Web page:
The companies say the bloc needs to set a reduction target of at least 90% compared to 1990 levels to avoid passing “irreversible tipping points”.
Some of the continent’s biggest businesses, including Coca Cola Europe, Unilever and Velux, have called on the EU to slash its greenhouse gas emissions by 90% by 2040.
The companies say the bloc needs to set a reduction target of at least 90% compared to 1990 levels to avoid passing “irreversible tipping points”, and that no more than 10% of this should come from carbon removals.
It also comes as the European Commission approaches its June 2024 deadline for announcing a formal climate target.
The EU can achieve the proposed 2040 objective by following 10 principles, according to the CLG report.
These include accelerating electrification and phasing out fossil fuels, boosting EU and national budgets for climate and nature, and embedding competitive sustainability into the bloc’s policies.
The group also urges the EU to rapidly reduce emissions from the buildings sector and adopt a realistic and evidence-based approach to carbon removals.
The EU’s “much needed leadership”
A 90% reduction target would put the EU on a level of ambition aligned with the Paris Agreement, according to CLG Europe, in which countries aim to stop global warming from surpassing 1.5°C.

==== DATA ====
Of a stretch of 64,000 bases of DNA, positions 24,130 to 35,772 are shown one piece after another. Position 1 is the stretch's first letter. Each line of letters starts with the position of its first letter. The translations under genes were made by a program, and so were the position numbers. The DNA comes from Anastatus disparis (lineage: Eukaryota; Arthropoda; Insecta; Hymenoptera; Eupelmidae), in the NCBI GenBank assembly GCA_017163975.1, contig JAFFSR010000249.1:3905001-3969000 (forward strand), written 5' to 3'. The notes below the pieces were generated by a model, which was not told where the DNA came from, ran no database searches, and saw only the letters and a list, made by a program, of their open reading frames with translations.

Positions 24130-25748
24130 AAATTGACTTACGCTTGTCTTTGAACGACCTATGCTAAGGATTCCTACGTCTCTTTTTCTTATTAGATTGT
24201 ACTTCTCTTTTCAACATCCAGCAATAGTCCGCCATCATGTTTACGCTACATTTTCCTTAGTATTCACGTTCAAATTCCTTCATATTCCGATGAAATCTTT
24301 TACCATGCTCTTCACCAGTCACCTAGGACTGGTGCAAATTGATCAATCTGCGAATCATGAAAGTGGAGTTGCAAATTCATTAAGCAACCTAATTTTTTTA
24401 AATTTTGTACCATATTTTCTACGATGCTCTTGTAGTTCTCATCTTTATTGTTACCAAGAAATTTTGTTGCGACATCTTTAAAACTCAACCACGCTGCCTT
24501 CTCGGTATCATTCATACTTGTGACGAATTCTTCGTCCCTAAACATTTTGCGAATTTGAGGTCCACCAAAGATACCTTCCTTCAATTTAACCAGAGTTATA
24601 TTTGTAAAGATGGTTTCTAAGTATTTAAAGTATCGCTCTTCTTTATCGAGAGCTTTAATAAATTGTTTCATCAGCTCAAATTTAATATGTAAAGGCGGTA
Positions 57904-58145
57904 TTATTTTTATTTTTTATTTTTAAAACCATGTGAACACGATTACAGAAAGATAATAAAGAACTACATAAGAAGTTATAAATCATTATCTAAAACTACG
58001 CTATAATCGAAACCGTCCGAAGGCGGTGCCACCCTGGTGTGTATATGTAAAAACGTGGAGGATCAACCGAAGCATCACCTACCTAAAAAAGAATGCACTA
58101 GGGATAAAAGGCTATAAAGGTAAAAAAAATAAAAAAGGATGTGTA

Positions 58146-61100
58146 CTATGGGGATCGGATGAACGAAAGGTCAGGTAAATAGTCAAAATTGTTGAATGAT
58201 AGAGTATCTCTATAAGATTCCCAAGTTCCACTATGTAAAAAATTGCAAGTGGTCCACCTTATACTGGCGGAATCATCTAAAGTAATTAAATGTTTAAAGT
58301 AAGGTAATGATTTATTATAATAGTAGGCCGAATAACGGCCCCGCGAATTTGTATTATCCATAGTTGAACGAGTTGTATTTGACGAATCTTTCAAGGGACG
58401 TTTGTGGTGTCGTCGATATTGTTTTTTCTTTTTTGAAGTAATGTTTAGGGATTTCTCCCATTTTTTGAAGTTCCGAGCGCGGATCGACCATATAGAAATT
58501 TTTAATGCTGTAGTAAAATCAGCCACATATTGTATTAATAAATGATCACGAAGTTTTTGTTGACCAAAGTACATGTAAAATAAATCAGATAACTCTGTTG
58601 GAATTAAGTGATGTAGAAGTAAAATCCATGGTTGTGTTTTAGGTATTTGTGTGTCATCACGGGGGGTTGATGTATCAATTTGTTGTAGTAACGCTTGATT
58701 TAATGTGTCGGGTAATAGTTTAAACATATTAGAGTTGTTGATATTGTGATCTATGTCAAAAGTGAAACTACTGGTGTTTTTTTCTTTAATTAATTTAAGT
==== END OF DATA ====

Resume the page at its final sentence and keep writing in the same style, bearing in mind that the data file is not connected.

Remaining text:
“In setting a 2040 target, the EU can provide much needed leadership and give clear market and policy signals for climate action,” said Tim Christophersen, vice president of climate action at Salesforce.
“We welcome a target that reflects the speed, urgency and benefits of near-term action, for people, the climate and nature,” he added.
A spokesperson for the European Commission said it’s currently “premature” to speculate on possible emission reduction levels for 2040.
“What is already clear, is that climate will indeed remain at the core of the EU’s policy agenda for the coming decades,” the spokesperson said, pointing to the emissions reduction targets already set into EU law and the bloc’s commitment to become “the first climate neutral continent by 2050”.
“As President [Ursula] von der Leyen has always said, the EU Green Deal is Europe’s growth strategy,” the spokesperson added.